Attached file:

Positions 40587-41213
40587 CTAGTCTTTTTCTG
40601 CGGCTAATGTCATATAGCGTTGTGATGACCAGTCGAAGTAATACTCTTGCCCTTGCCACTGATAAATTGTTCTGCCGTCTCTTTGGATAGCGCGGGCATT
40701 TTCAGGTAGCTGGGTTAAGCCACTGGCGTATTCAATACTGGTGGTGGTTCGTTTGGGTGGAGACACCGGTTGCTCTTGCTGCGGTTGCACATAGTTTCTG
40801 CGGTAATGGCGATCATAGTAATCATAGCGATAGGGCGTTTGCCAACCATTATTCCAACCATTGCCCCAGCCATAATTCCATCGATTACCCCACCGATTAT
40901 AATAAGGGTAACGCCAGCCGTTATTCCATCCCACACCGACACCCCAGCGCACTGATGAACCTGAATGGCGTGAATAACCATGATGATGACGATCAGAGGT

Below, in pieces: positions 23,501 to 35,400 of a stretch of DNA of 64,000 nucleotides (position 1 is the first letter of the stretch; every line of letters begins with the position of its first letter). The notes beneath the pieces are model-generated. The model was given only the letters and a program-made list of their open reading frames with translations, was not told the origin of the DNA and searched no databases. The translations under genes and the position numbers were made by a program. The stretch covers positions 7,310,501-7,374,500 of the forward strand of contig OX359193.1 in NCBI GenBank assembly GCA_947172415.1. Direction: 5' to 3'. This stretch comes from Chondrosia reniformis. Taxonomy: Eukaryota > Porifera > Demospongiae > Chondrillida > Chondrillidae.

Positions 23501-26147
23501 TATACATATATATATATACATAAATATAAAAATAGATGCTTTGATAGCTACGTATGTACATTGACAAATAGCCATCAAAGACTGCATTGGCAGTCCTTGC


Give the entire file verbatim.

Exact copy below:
Positions 40587-41213
40587 CTAGTCTTTTTCTG
40601 CGGCTAATGTCATATAGCGTTGTGATGACCAGTCGAAGTAATACTCTTGCCCTTGCCACTGATAAATTGTTCTGCCGTCTCTTTGGATAGCGCGGGCATT
40701 TTCAGGTAGCTGGGTTAAGCCACTGGCGTATTCAATACTGGTGGTGGTTCGTTTGGGTGGAGACACCGGTTGCTCTTGCTGCGGTTGCACATAGTTTCTG
40801 CGGTAATGGCGATCATAGTAATCATAGCGATAGGGCGTTTGCCAACCATTATTCCAACCATTGCCCCAGCCATAATTCCATCGATTACCCCACCGATTAT
40901 AATAAGGGTAACGCCAGCCGTTATTCCATCCCACACCGACACCCCAGCGCACTGATGAACCTGAATGGCGTGAATAACCATGATGATGACGATCAGAGGT

Below, in pieces: positions 23,501 to 35,400 of a stretch of DNA of 64,000 nucleotides (position 1 is the first letter of the stretch; every line of letters begins with the position of its first letter). The notes beneath the pieces are model-generated. The model was given only the letters and a program-made list of their open reading frames with translations, was not told the origin of the DNA and searched no databases. The translations under genes and the position numbers were made by a program. The stretch covers positions 7,310,501-7,374,500 of the forward strand of contig OX359193.1 in NCBI GenBank assembly GCA_947172415.1. Direction: 5' to 3'. This stretch comes from Chondrosia reniformis. Taxonomy: Eukaryota > Porifera > Demospongiae > Chondrillida > Chondrillidae.

Positions 23501-26147
23501 TATACATATATATATATACATAAATATAAAAATAGATGCTTTGATAGCTACGTATGTACATTGACAAATAGCCATCAAAGACTGCATTGGCAGTCCTTGC